America's Second Southern Border? Mexico's 2014 Programa Frontera Sur and the Widening of North American Immigration Cooperation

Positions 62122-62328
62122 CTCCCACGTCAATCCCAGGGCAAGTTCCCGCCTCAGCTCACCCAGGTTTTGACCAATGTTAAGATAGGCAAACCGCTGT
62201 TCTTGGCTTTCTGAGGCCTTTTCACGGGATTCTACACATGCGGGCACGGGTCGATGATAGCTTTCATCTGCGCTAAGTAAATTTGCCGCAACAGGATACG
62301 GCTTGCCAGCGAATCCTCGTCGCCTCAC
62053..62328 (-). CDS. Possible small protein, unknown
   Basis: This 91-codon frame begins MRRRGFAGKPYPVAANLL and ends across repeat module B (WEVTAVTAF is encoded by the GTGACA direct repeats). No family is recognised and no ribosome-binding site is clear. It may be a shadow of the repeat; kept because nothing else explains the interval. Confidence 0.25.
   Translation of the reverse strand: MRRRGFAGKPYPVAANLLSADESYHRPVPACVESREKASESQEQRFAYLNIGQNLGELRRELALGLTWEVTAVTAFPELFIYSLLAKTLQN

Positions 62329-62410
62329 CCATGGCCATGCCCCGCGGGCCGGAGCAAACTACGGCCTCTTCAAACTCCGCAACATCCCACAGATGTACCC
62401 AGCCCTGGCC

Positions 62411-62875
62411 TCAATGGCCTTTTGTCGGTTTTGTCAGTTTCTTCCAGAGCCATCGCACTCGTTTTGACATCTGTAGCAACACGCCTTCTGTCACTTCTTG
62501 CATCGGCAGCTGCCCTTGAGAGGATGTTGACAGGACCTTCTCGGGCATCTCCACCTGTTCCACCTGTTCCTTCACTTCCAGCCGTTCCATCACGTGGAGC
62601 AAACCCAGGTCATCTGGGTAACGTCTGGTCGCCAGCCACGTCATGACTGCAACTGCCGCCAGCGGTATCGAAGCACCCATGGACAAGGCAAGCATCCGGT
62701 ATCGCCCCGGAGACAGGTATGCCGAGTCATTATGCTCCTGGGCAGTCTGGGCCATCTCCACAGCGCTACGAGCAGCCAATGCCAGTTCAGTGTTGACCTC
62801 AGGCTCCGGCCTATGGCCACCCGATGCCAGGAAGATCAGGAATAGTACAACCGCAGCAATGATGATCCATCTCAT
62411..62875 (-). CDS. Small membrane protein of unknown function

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This study seeks to answer whether Mexico’s 2014 Programa Frontera Sur (PFS) represents a widening of US/Mexico immigration cooperation and a shift toward what may become a multilateral North American immigration posture. Beginning in 2011, the US noted a steady increase in the number of irregular migrants arriving at the southern border after transiting from Guatemala, Honduras, and El Salvador via Mexico. In response, Mexico’s President Peña Nieto announced Programa Frontera Sur (“The Southern Border Program”) which aimed to protect vulnerable migrants entering via Mexico’s southern border with Guatemala and more effectively enforce the physical and technological infrastructure of that border. There is considerable evidence that the US pressured Mexico to introduce the program early and provided much of its funding. This thesis outlines the purpose of PFS within the context of Mexico’s previous immigration policies concerning the southern border. It then analyzes the program’s immediate effects on immigration and migrant human rights to understand whether it met its two primary short-term objectives before discussing the present-day state of US/Mexican immigration cooperation. This thesis finds that PFS represented an unprecedented step toward bilateral immigration cooperation. It argues that contemporary instances of cooperation would not be possible without the bedrock that PFS established in 2014. It concludes that greater US/Mexico immigration cooperation should be expected in the future.